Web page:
“We welcome today’s announcement regarding phase one of the review of qualifications at Level 3 and below. It is crucial that there are study programmes and qualifications which meet the needs of all students as well as those of business and the economy. The review kick starts this important conversation. AoC will be working with member colleges over the next three months to ensure a comprehensive response to the consultation.’’
Ian Pretty, CEO at Collab Group, said:
“Collab Group is supportive of the Education Secretary’s proposals to consult on qualifications at level three and below. We are awaiting the introduction of new T levels at level three, and have seen a review into qualifications at levels 4-5, but qualifications at lower levels are equally important.
"Our education system needs to enable seamless progression, but there are plenty of existing qualifications which are not well regarded by learners, their parents or employers and do not adequately equip young people with the skills they need to progress.
"Equally, where existing qualifications - like some applied generals - do command the respect of employers and learners, they should still form a part of the qualifications eco-system. Collab Group is supportive of the introduction of T-levels, but we should look to retain existing qualifications at level three where there seems compelling evidence to do so.”
Stephen Evans, Chief Executive, Learning and Work Institute, said:
"The Government is right to review qualifications, including to consider the potential impact of the introduction of T Levels. People and employers need a system that’s as simple as possible and let’s them make informed choices about their futures. However, we also need diversity and to recognise the qualifications that people and employers value today. There should be no presumption of ‘turning off’ funding of existing qualifications that are valued and that make a difference, particularly while T Levels are still under development. Yes to simplicity, no to 'one size fits all'.
"We also need to look more closely at how people progress from level to another, and how to engage employers and ensure that people have access to high quality careers advice. Qualifications are important, but only in the context of an overall system that provides chances for people to start learning at any level and at any age, with clear ways to progress to higher levels of learning, and support which includes advice and guidance on how to do so."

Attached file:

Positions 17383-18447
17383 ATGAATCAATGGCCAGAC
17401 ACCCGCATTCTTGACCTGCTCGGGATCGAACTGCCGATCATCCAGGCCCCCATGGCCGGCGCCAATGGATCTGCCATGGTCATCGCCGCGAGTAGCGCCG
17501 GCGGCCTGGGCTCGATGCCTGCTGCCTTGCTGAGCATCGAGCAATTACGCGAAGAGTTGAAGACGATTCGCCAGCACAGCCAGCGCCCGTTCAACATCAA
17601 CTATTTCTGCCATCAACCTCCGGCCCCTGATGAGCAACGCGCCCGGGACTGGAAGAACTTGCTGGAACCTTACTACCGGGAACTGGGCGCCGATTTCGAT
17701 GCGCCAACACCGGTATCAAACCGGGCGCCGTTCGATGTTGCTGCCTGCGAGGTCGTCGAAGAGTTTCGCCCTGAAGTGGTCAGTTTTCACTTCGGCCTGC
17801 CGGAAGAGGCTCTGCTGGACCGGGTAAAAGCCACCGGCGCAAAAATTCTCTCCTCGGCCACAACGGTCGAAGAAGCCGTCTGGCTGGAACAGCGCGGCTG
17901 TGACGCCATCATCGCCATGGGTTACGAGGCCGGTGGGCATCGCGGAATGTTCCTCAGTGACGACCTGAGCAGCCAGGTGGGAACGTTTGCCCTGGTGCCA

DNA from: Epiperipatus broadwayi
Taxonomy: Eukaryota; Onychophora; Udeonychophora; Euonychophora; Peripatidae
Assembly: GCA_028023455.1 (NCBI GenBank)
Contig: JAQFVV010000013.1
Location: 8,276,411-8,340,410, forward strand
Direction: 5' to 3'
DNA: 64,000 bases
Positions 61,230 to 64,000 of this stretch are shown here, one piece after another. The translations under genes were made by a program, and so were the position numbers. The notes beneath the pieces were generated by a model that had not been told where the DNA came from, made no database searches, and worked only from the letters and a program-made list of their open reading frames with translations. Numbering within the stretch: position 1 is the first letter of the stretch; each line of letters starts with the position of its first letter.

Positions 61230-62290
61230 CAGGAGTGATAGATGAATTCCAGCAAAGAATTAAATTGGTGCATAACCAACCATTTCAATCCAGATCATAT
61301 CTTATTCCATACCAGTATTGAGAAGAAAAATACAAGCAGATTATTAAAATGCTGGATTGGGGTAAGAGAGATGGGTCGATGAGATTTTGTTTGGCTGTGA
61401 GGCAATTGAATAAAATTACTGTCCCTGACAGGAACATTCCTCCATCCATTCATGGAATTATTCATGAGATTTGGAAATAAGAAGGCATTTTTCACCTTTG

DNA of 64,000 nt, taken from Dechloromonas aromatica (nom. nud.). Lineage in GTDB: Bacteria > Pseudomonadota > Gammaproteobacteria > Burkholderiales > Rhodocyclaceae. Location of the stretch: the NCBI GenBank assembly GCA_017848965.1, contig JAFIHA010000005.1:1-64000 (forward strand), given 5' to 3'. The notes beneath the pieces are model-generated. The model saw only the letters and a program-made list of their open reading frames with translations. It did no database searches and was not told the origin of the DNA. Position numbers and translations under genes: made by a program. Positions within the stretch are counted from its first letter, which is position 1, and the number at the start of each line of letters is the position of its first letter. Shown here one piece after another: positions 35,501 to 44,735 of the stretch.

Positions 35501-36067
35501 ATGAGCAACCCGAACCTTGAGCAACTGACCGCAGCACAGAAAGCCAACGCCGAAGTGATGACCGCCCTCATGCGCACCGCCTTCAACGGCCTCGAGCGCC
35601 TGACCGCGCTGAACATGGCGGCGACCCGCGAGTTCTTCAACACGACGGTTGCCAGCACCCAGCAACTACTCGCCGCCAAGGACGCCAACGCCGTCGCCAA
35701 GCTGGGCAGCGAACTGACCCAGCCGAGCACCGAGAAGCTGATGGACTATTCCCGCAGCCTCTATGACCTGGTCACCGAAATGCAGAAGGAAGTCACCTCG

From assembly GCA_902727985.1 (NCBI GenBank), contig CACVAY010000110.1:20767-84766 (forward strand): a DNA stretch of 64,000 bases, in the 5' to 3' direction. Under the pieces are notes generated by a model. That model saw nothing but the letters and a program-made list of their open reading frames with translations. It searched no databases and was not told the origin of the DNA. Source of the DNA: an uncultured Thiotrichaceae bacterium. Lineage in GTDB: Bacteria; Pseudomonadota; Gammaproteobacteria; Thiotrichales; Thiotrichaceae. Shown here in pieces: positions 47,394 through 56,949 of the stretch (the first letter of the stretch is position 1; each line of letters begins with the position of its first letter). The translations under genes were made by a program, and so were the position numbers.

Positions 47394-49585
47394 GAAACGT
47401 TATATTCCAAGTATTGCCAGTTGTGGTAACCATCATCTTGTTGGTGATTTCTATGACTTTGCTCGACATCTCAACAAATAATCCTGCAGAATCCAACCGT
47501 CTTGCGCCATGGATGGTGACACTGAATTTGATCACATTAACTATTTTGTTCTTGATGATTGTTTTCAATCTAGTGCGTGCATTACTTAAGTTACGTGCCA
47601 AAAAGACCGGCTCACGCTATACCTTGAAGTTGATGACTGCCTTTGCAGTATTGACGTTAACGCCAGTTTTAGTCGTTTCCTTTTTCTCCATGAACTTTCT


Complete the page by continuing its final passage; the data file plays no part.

Tom Bewick, Chief Executive of the Federation of Awarding Bodies (FAB), said:
“The Federation welcomes the fact that the Department for Education has listened to our request to make this a two-stage consultation exercise. It is important to first test out, against a series of high-level principles, the government’s proposals to reform qualifications below Level 3. We know that there are many tried and tested qualifications that are extremely popular with learners and employers.
"Successful careers have been launched off the back of applied generals, in particular, so we will need to scrutinise the consultation very carefully. What we will be on our guard against is any attempt to artificially manipulate or restrict the post-16 qualifications marketplace in order to give learners and employers the only option of a T-Level, that may or may not be right for the needs of a complex economy.”
Association of Employment and Learning Providers CEO Mark Dawe said:
"Are T levels and apprenticeships the answer to everything or is there place for something else? It’s important that the review focuses on the 42% of the school population at 16 who have not achieved a full Level 2, thereby reducing their chances of gaining sustainable employment. For a large proportion of school leavers, a single leap to Level 3 is impossible and recognition of achievement at Level 2 is therefore vital for motivation and progression.